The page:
In vivo measurement of water diffusion in the human heart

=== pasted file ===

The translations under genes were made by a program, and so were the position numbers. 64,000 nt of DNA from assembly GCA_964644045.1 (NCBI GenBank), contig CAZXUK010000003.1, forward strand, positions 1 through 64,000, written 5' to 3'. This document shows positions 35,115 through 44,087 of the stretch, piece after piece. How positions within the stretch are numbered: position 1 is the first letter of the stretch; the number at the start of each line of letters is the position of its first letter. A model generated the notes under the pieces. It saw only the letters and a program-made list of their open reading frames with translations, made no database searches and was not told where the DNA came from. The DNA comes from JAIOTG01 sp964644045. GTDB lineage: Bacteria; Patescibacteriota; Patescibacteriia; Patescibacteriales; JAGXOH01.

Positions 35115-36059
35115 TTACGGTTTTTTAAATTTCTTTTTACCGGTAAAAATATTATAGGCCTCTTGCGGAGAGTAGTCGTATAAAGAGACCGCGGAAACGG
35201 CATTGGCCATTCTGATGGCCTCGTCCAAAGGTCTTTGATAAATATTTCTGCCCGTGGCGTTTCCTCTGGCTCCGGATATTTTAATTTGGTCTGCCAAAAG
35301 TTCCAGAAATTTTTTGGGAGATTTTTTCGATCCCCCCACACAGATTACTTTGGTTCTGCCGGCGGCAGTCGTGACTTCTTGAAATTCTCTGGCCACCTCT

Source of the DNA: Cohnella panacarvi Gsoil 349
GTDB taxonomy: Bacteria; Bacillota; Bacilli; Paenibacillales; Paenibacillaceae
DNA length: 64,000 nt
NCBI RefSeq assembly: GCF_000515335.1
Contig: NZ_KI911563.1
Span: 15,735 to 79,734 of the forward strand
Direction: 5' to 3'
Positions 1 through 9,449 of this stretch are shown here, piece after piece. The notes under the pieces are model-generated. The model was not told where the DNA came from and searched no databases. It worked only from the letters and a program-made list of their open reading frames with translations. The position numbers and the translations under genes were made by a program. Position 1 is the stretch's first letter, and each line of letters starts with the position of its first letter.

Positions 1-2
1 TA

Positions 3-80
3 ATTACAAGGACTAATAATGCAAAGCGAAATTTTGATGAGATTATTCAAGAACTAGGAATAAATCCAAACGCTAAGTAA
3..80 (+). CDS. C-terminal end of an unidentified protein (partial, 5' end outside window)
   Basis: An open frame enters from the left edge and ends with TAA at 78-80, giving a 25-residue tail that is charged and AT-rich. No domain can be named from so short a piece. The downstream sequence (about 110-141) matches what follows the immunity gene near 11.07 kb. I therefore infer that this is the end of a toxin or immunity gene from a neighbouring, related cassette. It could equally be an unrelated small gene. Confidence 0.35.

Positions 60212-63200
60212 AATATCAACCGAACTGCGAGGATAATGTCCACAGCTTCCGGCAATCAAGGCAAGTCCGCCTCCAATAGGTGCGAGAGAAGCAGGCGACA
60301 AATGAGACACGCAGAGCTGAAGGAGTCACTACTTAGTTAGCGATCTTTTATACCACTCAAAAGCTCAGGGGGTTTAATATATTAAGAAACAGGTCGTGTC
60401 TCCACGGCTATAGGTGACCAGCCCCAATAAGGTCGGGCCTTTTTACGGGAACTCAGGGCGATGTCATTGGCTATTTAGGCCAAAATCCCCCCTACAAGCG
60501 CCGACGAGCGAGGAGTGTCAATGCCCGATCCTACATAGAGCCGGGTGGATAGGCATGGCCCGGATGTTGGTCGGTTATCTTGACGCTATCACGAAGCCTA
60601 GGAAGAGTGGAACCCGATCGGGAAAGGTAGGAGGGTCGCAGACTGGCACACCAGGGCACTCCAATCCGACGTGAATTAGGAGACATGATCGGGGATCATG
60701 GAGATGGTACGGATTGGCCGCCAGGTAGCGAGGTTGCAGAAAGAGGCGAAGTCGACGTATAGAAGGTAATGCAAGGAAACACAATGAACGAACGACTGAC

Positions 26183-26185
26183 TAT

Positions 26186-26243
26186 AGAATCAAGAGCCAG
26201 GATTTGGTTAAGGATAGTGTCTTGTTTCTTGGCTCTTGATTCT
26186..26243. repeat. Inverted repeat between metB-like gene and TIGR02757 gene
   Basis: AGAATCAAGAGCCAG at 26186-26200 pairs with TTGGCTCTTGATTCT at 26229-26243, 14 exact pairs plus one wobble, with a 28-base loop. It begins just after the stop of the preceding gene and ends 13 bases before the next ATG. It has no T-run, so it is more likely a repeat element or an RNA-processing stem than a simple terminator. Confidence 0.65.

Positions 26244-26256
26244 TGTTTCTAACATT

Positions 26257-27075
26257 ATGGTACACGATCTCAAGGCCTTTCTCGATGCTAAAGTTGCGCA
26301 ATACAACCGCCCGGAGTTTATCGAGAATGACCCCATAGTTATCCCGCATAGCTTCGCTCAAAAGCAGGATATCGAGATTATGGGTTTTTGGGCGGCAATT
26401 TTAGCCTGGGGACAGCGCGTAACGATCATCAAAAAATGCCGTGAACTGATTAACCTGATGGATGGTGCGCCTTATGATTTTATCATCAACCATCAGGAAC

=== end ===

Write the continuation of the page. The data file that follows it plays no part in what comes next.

Existing magnetic resonance methods for diffusion imaging, including echo planar, are ineffective in the beating heart due to motion-induced signal attenuation. To overcome this problem, we used a diffusion-weighted stimulated echo-echo planar magnetic resonance imaging sequence. The two lobes of the diffusion-sensitizing gradient were synchronized to the same point in successive cardiac cycles in order to fix the cardiac position and avoid bulk motion effects. The apparent diffusion coefficients (ADCs) of the interventricular septum in 12 healthy subjects for diffusion gradients along the x-, y-, and z-directions were 1.40 ± 0.27, 1.48 ± 0.35, and 1.78 ± 0.27 × 10−3 mm2/s. The ADCs of the interventricular septum in a second group of 15 healthy subjects for diffusion gradients along the short axis, horizontal and vertical long axes were 0.92 ± 0.15. 1.50 ± 0.15, and 1.10 ± 0.24 × mm2/s. Because the ADCs were less than the measured values for skeletal muscle and their standard deviations were low, it seems unlikely that bulk motion effects made the dominant contribution to the measured myocardial ADC for the interventricular septum, although motion and/or susceptibility artifacts frequently degraded measurements in the free wall of the left ventricle. Additional evidence that ADC was not predominantly determined by wall motion was obtained in a third group of patients with various cardiac abnormalities, in whom there was only a weak correlation between ADC and ejection fraction. Although further study is needed to better understand the factors contributing to the myocardial ADC, we hypothesize that the measured diffusional anisotropy in the septum might be explained largely on the basis of myofiber orientation.